In recent years, however, vendors have become much more competitive – and secretive, Levy said. Mark Zable has shrouded his Fried Beer, a Big Tex winner this year, in secrecy. He’s applied for a patent and trademark.
“We used to call each other at the beginning and say, ‘Hey, I’m thinking about doing this,'” Levy said. “It’s become a briefcase and handcuff deal. We’re always trying to outdo what we’ve done. It’s bigger than the State Fair of Texas.”
How far does this food craziness go? No one’s sure.
“There will be some brilliant concessionaire who will ride the next wave and you’ll look at this 10 years from now and you’ll be like, ‘That was the deep-fried era,'” Olver said.
“You’re going to have things like corn dogs … that will survive as classics. The rest of them are going to be relegated to that big closet called food fads.”
While this year’s fair just started, the vendors are already brainstorming entries for next year. They’re in their kitchens, experimenting, frying up a storm.
What are they planning?
They’re not saying. A FAIR FOOD EVOLUTION
When it comes to food, the State Fair of Texas sure has packed it in through the years. Since the first fair in 1886, food has been a star attraction. Here’s a sampling of what’s been served through the years: 1880s and 1890s
Church groups and social clubs serve hot meals, cold lunches and desserts. Items include fried chicken, pork chops, potatoes and vegetables. There are sausage sandwiches, hard-boiled eggs and raw oysters, as well as popcorn, peanuts, ice cream and watermelon. Ice cream on a stick called Hokey-Pokey and Concord grapes are available, too. 1900s and 1910s
1900: Wienerwurst and hamburger steak
1901: A Mexican restaurant opens.
1912: Peanuts and hamburgers, lemonade and ice cream cones reign supreme.
1916: The Mothers’ Council of Dallas proposes a ban on liquor sales at the fair. The ban stays in place until 1933. 1920s and 1930s
1922: Barbecued “chevron’ – or goat – is featured.
1931: “An epidemic of smiles swept over the ranks of hamburger, candy, soda pop and souvenir vendors Tuesday as the high school students invaded the grounds in wave after wave.”
1932: “There were hungry kids, young and old, feeding on hot dogs or stick candy, drinking apple cider, eating apples on a stick. Depression? Fun is always new and never old … and there is no depression in laughter.”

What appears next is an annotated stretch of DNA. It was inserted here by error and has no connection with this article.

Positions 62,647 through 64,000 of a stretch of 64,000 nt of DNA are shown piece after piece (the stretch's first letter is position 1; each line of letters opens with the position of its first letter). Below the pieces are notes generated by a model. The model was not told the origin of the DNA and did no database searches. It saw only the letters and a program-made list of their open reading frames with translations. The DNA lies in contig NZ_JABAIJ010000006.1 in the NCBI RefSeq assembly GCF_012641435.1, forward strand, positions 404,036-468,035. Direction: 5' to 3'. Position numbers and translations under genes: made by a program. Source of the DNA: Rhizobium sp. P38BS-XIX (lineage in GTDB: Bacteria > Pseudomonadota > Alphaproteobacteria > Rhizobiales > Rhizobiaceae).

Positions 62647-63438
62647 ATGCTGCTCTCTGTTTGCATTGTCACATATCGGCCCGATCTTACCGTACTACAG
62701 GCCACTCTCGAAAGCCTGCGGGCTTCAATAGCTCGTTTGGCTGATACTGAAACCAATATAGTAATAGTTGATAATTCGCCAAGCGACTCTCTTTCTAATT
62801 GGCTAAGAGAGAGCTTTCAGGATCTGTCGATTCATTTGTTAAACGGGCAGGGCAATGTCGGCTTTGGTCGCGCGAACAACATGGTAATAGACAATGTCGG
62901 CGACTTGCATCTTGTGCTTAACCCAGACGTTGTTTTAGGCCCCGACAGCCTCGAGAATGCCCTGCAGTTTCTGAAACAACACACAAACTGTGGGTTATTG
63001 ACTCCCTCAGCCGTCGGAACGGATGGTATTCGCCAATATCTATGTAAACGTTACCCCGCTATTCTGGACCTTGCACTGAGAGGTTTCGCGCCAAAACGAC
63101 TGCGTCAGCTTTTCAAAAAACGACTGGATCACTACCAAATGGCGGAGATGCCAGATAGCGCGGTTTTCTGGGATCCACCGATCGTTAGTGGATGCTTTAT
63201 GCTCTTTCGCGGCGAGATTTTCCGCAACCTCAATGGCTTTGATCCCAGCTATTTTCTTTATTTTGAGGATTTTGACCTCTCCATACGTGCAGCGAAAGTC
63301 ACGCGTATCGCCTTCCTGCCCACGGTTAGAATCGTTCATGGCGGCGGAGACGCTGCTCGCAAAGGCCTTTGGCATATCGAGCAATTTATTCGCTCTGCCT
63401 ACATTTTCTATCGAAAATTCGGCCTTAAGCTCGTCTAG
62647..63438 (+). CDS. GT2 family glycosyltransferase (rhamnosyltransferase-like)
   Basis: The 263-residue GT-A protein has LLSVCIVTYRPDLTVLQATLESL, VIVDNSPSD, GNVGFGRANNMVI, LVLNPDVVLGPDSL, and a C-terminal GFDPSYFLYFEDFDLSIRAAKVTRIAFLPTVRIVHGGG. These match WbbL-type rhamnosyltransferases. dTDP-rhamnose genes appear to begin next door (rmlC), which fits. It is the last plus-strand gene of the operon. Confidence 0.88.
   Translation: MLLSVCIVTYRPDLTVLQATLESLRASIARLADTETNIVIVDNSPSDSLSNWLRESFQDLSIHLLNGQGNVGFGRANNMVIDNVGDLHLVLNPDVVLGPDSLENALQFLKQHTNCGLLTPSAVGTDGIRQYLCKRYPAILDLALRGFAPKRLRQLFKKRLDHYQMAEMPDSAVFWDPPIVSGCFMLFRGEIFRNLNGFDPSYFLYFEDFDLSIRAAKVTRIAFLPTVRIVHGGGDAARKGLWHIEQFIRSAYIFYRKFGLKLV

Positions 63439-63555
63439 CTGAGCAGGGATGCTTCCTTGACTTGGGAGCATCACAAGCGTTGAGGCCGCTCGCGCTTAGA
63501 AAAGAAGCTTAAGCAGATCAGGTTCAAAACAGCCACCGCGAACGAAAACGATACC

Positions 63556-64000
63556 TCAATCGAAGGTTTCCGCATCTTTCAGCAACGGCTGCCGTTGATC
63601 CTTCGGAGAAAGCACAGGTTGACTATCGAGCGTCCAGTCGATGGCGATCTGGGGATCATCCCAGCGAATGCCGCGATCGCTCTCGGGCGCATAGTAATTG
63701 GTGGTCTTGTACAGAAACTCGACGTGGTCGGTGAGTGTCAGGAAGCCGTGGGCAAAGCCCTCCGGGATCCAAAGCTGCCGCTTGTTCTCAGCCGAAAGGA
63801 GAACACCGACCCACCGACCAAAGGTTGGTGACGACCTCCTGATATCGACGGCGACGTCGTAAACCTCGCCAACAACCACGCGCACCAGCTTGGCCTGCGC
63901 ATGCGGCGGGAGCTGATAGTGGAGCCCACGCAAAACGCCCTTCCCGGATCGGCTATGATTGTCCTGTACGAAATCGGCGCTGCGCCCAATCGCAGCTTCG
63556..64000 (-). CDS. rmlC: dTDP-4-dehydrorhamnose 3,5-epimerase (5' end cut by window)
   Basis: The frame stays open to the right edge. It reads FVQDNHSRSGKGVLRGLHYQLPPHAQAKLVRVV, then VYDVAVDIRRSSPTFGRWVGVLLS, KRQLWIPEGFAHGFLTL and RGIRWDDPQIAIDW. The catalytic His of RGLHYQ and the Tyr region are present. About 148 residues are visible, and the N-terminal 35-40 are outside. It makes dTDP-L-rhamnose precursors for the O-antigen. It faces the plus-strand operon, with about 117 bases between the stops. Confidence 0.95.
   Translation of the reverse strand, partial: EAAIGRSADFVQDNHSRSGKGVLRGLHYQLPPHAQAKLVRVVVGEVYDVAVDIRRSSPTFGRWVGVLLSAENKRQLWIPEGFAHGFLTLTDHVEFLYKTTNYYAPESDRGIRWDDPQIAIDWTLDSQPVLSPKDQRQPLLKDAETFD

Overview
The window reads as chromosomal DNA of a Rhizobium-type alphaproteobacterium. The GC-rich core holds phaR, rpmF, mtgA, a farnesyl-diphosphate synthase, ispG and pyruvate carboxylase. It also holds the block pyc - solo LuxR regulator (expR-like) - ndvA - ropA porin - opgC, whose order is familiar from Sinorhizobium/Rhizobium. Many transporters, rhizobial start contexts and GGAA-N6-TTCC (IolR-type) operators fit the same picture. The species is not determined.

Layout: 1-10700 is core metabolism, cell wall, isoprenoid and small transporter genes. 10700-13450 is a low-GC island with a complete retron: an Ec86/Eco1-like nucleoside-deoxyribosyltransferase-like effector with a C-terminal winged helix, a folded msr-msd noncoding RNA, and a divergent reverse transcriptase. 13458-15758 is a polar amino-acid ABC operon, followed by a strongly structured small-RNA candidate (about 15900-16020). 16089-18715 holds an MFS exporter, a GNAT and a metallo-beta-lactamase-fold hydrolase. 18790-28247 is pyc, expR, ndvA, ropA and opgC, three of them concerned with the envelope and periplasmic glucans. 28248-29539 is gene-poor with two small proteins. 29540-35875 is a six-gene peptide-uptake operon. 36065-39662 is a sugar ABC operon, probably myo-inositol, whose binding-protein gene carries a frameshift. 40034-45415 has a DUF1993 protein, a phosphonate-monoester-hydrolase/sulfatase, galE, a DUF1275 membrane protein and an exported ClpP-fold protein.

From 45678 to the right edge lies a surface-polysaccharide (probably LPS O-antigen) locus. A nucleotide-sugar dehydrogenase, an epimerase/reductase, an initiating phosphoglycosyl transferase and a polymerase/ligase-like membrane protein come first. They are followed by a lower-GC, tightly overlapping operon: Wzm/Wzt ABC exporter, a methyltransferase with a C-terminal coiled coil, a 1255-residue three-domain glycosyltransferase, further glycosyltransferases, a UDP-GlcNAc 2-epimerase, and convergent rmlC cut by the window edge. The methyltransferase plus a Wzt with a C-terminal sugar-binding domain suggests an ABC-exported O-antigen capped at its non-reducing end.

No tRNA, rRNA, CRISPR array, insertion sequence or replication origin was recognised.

1936: Fritos are introduced. 1940s and 1950s
1942: The corny dog debuts. Jack’s French Frys arrive a few years later.
1950: “Concessionaires were moving in supplies which will amount to 200,000 candied applies, two carloads of potatoes, 50,000 cones of cotton candy, over two million hamburgers and hot dogs, a million and a half sacks of popcorn, ten million bottled drinks and 50,000 gallons of ice cream.” 1960s and 1970s
1964: Belgian waffles arrive. Also, French wines, cheeses and meals are available.
1972: “Pizzas, Poor Boys and Pink Things compete with chili, chicken and cheeseburgers confront the customer as he threads his way through a maze of stands.”
1974: “A hungry person can choose from country sausage, Western stew, hot dogs, hamburgers, tacos, nachos, beans, french fries, skillet potatoes and German sausage.”
1977: New items include shrimp, egg rolls and the Texas Grinder, a pressed sourdough sandwich filled with beef and cheese and dipped in butter.
1980s and 1990s
Early ’80s: Funnel cakes arrive.
Funnel Cake (Pinterest)
Chicken and waffle cone (reddit.com)
1989: The Waf-A-Taco, a waffle cone filled with taco fixings, makes an appearance.
1992: Fairgoers can eat “at least four kinds of sausage, candy and caramel apples, boiled corn, shrimp, teriyaki steak, a bunch of frozen confections, and something called a Cajun stick, all served k-bob style. Hickory Farms even sports something called a ‘beef pop,’ a round slice of beef sausage presented in lollipop-fashion.”
1996: Jamaican food booth opens. 2000s
Early 2000s: All sorts of deep-fried food debuts at the fair, including fried Oreos and candy bars.
2002: “Fried Twinkies are the new junk food delight – or not, depending on your taste. … They’re deep- fried versions of the yellow cream-filled cake. About 30,000were sold at the California State Fair. Are fried Ho-Hos next?”
2005: The fair launches Big Tex Choice Awards, ushering in a new fried-food era.
Source: source: food fairs
SOURCES: State Fair of Texas; The Great State Fair of Texas: An Illustrated History; Dallas Morning News research